There are also teaching notes which you might find useful.

Friday, January 7, 2011

Thai-riffic by Oliver Phommavanh

I usually start my blog entries by searching for a copy of the book cover – how funny to discover Thai riffic(minus the dash) really is a Thai restaurant in fact there are more than ten of them listed so I am beginning to think this might be the name of a chain?

If you are a fan of Andy Griffiths, Paul Jennings and Diary of a Wimpy kid then I think you might enjoy Thai-Riffic! I would also recommend this one for students who are reading NIPXI in class and if you want another book with a similar setting you could try The Punjabi Pappadum by Robert Newton.

Our hero in Thai-Riffic is Albert Lengviriyakul or Lengy as his teacher the wonderful Mr Winfree christens him. As is often the way when real school teachers create teacher characters they make them real and funny at the same time. Oliver Phommavanh is a teacher and like Andrew Clements he seems to be in close touch with teachers and with the minds and naughty ways of young Primary School students. I am not saying this book is quite at the same level as the wonderful Andrew Clements but Thai-riffic is worth finding in your library.

One of my favourite chapters in this book is when Mr Winfree is absent and a casual or relief teacher comes for the day. Mr Winfree anticipates trouble so he puts sticky notes all over the classroom. “There are sticky notes everywhere. On the blackboard. On the cupboards. On the windows. Mr Winfree’s desk is covered with notes Back off. Don’t touch. You’ll be sorry. .. Grumpy bear has a note on his forehead that reads, My eyes are cameras.” The kids try the old trick of sitting in different seats but Mr Winfree has this covered too. The relief teacher pulls down the projector screen to reveal a sticky note seating plan. The other lovely thing about Mr Winfree is his collection of stuffed toys which Albert finds childish but which Mr Winfree uses as marvelous teaching props.

While this is not a book that made me jump up and down and want to shout read it read it read there are some funny moments especially when Albert sets himself up for major embarrassments via his parents and their fanatical love of the family restaurant. The illustrations are fun (by the author) and the chapter when the restaurant critic comes to sample the food would make a good read-a-loud. I guess quite a lot of this story might be autobiographical and that certainly lends an authenticity to the settings and humour. Start by reading the chapter headings they will certainly make you smile.

Sunday, January 2, 2011

The Song of the Winns The Gerander Trilogy Book One by Frances Watts

As a new year begins I am excited to review a new Australian book, the first in a trilogy – The Gerander Trilogy. In Book One The Song of the Winns we meet our four heroes, the triplets Alistair, Alex and Alice and their new friend and fellow ginger mouse Tibby Rose.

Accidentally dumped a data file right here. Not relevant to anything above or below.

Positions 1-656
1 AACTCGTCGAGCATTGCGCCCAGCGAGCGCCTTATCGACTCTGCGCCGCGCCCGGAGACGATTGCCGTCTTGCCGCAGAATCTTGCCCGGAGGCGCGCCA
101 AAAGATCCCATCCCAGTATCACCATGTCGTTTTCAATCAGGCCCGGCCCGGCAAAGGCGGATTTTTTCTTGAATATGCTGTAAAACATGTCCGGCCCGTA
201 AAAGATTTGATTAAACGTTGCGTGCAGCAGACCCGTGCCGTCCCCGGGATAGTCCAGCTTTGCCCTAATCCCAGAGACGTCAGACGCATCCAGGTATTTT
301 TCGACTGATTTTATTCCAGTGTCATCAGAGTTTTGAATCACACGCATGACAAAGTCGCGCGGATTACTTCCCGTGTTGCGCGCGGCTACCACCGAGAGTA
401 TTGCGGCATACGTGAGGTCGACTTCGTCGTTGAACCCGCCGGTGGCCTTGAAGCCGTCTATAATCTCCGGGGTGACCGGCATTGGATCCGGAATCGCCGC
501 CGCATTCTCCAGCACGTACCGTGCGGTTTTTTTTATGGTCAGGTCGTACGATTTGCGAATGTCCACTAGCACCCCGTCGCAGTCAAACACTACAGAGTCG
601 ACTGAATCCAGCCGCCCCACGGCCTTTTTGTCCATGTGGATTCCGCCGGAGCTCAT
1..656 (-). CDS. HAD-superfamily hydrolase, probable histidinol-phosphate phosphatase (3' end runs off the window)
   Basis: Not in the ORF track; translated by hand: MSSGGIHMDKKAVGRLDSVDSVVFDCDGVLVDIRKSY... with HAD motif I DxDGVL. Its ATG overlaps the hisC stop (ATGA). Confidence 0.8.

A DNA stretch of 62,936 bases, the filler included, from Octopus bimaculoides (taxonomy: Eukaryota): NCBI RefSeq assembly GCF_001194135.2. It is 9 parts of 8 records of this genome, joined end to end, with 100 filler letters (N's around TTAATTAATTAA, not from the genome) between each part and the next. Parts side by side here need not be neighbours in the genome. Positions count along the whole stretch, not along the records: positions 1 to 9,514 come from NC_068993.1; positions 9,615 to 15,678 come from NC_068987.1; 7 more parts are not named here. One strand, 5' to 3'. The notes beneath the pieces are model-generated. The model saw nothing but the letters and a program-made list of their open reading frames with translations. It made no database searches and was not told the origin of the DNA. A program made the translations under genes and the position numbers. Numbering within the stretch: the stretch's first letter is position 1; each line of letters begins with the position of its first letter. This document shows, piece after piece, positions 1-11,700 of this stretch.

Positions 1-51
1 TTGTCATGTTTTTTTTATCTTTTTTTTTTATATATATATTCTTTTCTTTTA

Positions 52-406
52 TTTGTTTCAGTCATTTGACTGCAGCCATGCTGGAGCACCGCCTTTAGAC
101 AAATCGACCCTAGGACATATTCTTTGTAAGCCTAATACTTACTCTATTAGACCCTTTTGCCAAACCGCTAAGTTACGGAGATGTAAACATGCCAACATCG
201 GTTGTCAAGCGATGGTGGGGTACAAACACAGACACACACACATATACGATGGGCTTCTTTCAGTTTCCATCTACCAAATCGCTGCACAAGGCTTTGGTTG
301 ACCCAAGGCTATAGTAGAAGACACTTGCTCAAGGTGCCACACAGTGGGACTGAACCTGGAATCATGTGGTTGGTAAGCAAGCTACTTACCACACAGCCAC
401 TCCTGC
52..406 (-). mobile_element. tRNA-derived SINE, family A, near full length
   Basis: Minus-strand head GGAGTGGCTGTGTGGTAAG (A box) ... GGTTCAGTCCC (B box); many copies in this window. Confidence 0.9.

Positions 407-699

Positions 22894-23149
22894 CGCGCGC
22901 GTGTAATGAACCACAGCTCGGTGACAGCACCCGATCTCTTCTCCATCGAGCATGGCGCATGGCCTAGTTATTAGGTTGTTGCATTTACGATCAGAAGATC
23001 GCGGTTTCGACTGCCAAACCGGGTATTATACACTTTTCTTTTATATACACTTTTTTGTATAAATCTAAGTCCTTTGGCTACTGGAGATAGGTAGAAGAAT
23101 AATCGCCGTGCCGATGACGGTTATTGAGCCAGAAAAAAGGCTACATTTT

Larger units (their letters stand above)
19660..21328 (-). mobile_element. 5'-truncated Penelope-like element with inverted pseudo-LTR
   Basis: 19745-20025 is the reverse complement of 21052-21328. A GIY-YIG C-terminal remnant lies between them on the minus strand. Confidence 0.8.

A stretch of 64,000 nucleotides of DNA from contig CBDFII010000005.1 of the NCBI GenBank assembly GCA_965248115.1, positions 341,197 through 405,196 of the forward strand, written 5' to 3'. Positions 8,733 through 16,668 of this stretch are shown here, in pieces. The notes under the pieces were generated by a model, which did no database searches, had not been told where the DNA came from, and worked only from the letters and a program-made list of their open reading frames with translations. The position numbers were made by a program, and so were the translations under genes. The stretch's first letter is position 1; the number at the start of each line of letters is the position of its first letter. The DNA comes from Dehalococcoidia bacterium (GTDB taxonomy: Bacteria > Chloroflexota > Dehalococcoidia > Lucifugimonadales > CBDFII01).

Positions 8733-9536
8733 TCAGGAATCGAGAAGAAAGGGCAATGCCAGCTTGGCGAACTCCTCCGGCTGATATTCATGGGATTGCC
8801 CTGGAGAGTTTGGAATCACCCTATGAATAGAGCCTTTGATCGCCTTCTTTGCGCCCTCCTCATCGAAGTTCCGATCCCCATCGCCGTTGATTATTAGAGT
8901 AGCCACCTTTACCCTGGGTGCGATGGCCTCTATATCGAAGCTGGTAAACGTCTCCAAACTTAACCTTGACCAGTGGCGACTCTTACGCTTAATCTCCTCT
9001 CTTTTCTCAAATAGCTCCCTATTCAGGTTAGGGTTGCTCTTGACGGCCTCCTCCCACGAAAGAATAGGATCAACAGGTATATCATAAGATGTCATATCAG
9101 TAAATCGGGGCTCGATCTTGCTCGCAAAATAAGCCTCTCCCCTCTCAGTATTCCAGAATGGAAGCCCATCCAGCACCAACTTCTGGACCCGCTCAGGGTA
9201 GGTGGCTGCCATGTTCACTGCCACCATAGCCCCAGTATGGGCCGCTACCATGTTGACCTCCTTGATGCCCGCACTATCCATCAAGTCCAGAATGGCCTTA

Frances Watts does not reveal the story of this Kingdom until page 177 and normally I would not reveal so much of the plot in this blog but I do think this information sets the scene. Long long ago the kingdom of Greater Gerander was one large united country then the queen had triplets and as an inheritance the land was divided into three countries Souris, Shetlock and Gerander each with a ruler. Over time circumstances change and Gerander is overtaken by Souris for the usual strategic reasons of wealth, borders and access to sea ports. Zanzibar, the rightful heir to the kingdom of Gerander has been in hiding and in prison. Now there are those fighting for reunification but while Souris has a queen (the author hints that she is an evil character), Shetlock has a democracy. While all this sounds very political and it is please don't be put off, The Song of the Winns is at its heart an adventure involving children who are on a quest to rescue their brother who has been kidnapped.

All the characters in this book (except for one very helpful owl) are mice. There is no trace of the human world and so this book is not about mice adapting human dwellings, foods etc for their own use as you have might have read in Tumtum and Nutmeg. Each chapter alternates between Alex and Alice as they journey to find Alistair and then the adventures of Alistair and Tibby Rose as they travel to take Alistair home. Along the way they meet true friends such as Timmy the Winns. “Alistair found himself looking into the amused eyes of a very striking mouse indeed. Tall and slim, his fur was a deep midnight blue - all except his left arm and right leg, where were colours Alistair had seen on mice before but never in such a jumble. There was brown and white and black and grey and …yes, even a flash of ginger.” Alistair is a ginger mouse and so is Tibby Rose and this colour shows their link to Gerander and means their lives are in constant danger. Fortunately Alistair has some experience of dyes and so early on the two companions use blackberries to stain their fur purple.

Being a ginger mouse is a vital part of the mystery but be warned it is not completely solved leaving the way open for Book Two where I am sure we will read more about Zanzibar, the Winns river and the destiny of the triplets themselves.

This book made me laugh out loud, gasp with fright, lick my lips (yes there is some yummy food), and above all else it made me want to read and read and read. For younger Primary readers this book is a delight. It would be a lovely book to have as a read-a-loud, a thrilling bedtime story for the whole family to enjoy. If you enjoyed Tumtum and Nutmeg and are ready for a longer story, or you have discovered Frankel Mouse by Odo Hirsch, The Tale of Despereaux by Kate DiCamillo, or A Rats Tale by Tor Seidler then this might be the next book for you to explore. You can read more about the author and I have found a set of teaching notes too.

Take a close look at the cover - it is charming and shows Alistair and Tibby Rose and most importantly a small scarf which will be vital in Book Two.